TCHO: San Francisco's sustainable chocolate
San Francisco's only chocolate factory delivers local treats with a sustainable philosophy.
Friday, July 22, 2011 - 12:35
TCHOcolate: The cacao pod is the size of a Nerf football. The beans inside are fermented and roasted before being made into a bar. (Photo: Em-j Staples)
There's a chocolate factory in Northern California where technology is responsible for creating chocolate from scratch. The cacao beans are outsourced from around the world. The San Francisco-based company intermingles within the Bay area's food culture and the Silicon Valley technology scene. The co-founders of Wired Magazine created a chocolate manufacturing company that mixes high tech with sweet tastes. It's called TCHO, and in my opinion, it knocks Hershey's right outta the water.
I recently visited the local factory on Pier 17 in downtown San Francisco. I signed up for a free tour to learn the story behind the company's "obsessively good dark chocolate." I appreciated the philosophy from the moment I walked in the door. TCHO is really serious about chocolate.
The simple yet modern design of the factory showcases the art behind making a good chocolate bar. The front of the factory is dedicated to retail — selling TCHO gifts and trinkets. There are chocolate bars wrapped in brown, yellow and orange shades of artsy-designed paper. Hot and cold drink mixes sit on the shelves, next to gift boxes overflowing with different shapes and sizes of chocolate. Behind the cash register is a photo describing the company's social mission — going beyond Fair Trade, creating lasting business relationships with farmers across the world.
The photo is of three South American men throwing cacao beans in the air, celebrating first place in a cacao tasting competition. A few years earlier they weren't expected to stay in business, but TCHO stepped in, taught them new ways to ferment and roast the beans and within a few years they produced top tasting beans.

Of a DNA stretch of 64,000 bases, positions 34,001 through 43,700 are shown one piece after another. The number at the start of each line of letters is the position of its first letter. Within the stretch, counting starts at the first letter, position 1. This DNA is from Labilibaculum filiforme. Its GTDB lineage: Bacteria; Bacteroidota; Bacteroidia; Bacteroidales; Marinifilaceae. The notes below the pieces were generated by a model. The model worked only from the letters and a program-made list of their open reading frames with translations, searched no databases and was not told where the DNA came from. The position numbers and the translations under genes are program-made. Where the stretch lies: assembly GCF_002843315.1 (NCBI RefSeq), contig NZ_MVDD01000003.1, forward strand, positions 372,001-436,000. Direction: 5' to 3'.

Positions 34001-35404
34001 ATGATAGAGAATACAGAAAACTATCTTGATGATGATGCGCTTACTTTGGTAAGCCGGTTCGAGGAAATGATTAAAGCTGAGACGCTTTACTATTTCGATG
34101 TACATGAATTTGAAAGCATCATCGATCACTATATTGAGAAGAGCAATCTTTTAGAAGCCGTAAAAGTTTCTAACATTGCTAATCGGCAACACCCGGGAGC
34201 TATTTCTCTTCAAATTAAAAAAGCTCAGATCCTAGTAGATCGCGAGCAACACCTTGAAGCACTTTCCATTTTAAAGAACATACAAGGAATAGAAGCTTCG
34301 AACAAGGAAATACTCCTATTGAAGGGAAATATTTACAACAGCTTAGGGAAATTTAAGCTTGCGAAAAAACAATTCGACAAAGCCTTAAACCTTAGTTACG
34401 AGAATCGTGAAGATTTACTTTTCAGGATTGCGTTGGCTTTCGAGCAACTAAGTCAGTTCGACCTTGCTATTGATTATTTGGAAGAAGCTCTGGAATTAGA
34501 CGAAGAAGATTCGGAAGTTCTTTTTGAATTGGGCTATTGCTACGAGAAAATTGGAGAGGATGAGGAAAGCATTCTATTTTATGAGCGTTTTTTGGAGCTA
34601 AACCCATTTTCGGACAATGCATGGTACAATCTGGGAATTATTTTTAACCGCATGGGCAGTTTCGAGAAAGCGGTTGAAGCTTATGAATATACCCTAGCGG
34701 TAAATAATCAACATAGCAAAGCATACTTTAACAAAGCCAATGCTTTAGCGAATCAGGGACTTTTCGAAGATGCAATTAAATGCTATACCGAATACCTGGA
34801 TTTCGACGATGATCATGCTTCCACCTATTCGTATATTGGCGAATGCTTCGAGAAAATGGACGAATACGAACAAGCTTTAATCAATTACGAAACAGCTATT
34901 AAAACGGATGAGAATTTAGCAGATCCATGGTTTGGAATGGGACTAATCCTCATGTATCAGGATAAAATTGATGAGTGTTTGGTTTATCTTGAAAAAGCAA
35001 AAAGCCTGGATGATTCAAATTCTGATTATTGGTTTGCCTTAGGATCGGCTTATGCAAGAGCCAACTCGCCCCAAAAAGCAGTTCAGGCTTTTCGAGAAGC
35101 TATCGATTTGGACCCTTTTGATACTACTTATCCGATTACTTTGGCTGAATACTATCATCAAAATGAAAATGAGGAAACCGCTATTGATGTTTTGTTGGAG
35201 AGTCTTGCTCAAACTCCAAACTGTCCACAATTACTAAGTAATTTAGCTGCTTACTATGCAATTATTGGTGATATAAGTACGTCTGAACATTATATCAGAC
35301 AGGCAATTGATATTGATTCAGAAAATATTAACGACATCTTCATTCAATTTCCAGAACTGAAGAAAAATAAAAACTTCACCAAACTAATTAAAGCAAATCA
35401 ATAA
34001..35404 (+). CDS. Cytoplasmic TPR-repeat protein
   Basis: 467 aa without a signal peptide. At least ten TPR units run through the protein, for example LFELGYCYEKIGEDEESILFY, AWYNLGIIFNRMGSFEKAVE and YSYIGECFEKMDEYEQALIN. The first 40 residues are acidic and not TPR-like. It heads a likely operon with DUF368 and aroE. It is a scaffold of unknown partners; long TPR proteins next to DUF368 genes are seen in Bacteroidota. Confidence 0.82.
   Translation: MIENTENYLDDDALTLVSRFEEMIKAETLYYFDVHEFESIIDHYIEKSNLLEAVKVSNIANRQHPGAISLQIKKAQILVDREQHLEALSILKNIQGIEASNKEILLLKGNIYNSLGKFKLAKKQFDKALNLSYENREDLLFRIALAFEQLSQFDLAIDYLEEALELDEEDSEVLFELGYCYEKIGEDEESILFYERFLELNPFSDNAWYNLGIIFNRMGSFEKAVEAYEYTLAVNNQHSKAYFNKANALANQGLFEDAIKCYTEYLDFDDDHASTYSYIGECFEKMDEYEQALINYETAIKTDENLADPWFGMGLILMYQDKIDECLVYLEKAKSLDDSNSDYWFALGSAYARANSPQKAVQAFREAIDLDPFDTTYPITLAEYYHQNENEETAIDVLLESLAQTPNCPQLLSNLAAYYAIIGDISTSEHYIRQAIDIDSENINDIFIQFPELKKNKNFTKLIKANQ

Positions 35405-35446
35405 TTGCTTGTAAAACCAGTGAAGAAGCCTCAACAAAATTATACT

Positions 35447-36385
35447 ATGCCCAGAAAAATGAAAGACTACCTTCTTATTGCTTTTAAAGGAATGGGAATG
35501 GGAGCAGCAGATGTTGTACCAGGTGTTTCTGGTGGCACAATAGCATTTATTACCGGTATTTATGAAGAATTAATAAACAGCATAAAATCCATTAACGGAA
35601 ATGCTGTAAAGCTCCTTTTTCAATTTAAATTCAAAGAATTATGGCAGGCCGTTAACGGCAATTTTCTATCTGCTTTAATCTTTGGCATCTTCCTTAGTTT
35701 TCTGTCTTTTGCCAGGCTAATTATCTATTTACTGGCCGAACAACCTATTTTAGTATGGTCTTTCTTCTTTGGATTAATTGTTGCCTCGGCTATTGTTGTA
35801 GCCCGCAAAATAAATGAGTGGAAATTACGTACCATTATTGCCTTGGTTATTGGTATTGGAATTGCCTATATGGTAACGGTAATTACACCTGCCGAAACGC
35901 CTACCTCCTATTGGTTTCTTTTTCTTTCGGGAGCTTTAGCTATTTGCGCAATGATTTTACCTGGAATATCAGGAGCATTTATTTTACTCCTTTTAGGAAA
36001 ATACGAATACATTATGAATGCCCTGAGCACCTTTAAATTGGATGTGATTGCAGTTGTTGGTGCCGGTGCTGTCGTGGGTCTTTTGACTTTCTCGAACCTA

TCHOSource is the company's idea to combine modern technology with farming across the world. It encourages innovation while trying to help raise cacao farmer income. The business relationship is beyond certifications and exporting beans. It's a partnership encouraging growers to produce a premium product to earn a better living for themselves. It's a social change movement inspired by chocolate.
TCHO chocolate is more than a tasty treat. Its philosophy has inspired folks in the San Francisco community like me. It's proof that one idea, like producing chocolate, can create a positive movement in the food industry. Today, the bars are found in places from small bookstores to Whole Foods supermarkets. Starbucks invested in six million bars for West Coast stores.
Its popularity is growing, but its motto is simple. Produce good tasting chocolate, use modern technology and act as an agent for positive social change. I think Mr. Wonka would be impressed.
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